Der Sturm (The Tempest) / in three volumes with German libretto
Der Sturm (The Tempest) / in three volumes with German libretto (1952-1955)
(b. Geneva, 15 September 1890 – d. Naarden, 21 November 1974)
The music of Swiss composer Frank Martin reflects his country’s dual cultural heritage. Over the course of his life he developed a compositional style that blended French and German traits. Martin claimed that composition never came easy to him, however, and it was only after completing the secular oratorio Le vin herbé at the age of fifty that Martin felt he had found his mature voice.
Despite this lifelong struggle to reconcile contrasting musical values, Martin began composing early, as a child of eight. Three years later he heard Bach’s St. Matthew Passion, which left a profound effect on him. By age sixteen Martin knew he wanted to be a composer and began studying privately with pedagogue Joseph Lauber. To please his parents he also began formal studies in mathematics and physics but his lessons in piano, harmony, and composition with Lauber continued until the outbreak of World War I in 1914.
After the war Martin lived first in Rome and then in Paris before returning to Switzerland in 1925 to study under Emile Jaques-Dalcroze. After being trained in the Dalcroze eurhythmics method Martin became an instructor of improvisation and rhythmic theory at the Geneva Institut Jaques-Dalcroze from 1927-1938.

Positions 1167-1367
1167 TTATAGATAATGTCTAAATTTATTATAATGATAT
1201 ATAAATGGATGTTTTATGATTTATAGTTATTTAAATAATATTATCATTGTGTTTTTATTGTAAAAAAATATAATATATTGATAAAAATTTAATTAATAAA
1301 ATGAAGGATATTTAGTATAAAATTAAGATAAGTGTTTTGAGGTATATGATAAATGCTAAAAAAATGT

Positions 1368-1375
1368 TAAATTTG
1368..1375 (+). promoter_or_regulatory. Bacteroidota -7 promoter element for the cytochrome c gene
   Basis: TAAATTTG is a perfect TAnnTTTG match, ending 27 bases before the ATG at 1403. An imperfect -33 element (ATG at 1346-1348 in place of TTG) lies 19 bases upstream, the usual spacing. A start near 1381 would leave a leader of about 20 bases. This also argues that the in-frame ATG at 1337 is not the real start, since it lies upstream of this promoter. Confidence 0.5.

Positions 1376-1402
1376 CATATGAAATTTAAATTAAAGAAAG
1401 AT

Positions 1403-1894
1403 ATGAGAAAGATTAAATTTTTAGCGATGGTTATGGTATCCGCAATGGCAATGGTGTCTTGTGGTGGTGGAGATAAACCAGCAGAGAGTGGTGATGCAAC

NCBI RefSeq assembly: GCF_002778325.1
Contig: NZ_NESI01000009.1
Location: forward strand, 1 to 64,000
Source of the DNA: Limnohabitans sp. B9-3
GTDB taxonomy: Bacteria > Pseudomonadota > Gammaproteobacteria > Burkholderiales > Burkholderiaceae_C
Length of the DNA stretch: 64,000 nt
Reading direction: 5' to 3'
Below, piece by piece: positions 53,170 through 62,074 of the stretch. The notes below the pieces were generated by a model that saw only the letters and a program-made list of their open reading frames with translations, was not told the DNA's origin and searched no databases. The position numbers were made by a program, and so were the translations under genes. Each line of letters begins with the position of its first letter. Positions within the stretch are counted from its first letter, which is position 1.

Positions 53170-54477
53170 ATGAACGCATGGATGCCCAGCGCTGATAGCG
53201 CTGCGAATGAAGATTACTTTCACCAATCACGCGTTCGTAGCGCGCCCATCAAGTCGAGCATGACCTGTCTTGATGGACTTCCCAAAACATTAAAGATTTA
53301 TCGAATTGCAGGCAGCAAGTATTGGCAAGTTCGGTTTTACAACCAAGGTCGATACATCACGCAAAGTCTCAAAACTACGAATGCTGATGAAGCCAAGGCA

Martin remained in Switzerland during World War II, afterwards moving to the Netherlands in 1946. He became an instructor at the Cologne Hochschule für Musik in 1950, commuting from his home in the Netherlands to teach in Cologne until 1957. His later years were spent traveling widely, often as a performer of his own music.
Martin’s musical style reflects a sustained attempt to bring together the sensuous beauty of sound characteristic of French Impressionism with the rigorous compositional practices employed by Bach and other German composers. His opera The Tempest represents another attempt at a seamless artistic blend, this time of text and music. Shakespeare’s play had fascinated Martin for many years and he considered it an ideal model upon which to base a new type of theater. This ideal drama would intertwine accompanying music with spoken text so as to produce an organic synthesis and not merely a musical “backdrop” to poetic recitation. Martin eventually abandoned this idea, instead setting The Tempest as a more traditional opera. Even when the result was no longer experimental, it was still a remarkable achievement. Claiming that he was more comfortable in the language of Goethe than that of Shakespeare, Martin crafted his libretto from a German translation of The Tempest by August Wilhelm von Schlegel. Schlegel’s translation remained as faithful to Shakespeare’s original as possible, even to maintaining the same spoken rhythms and meter. It is thus considered a masterpiece of German literature in its own right.
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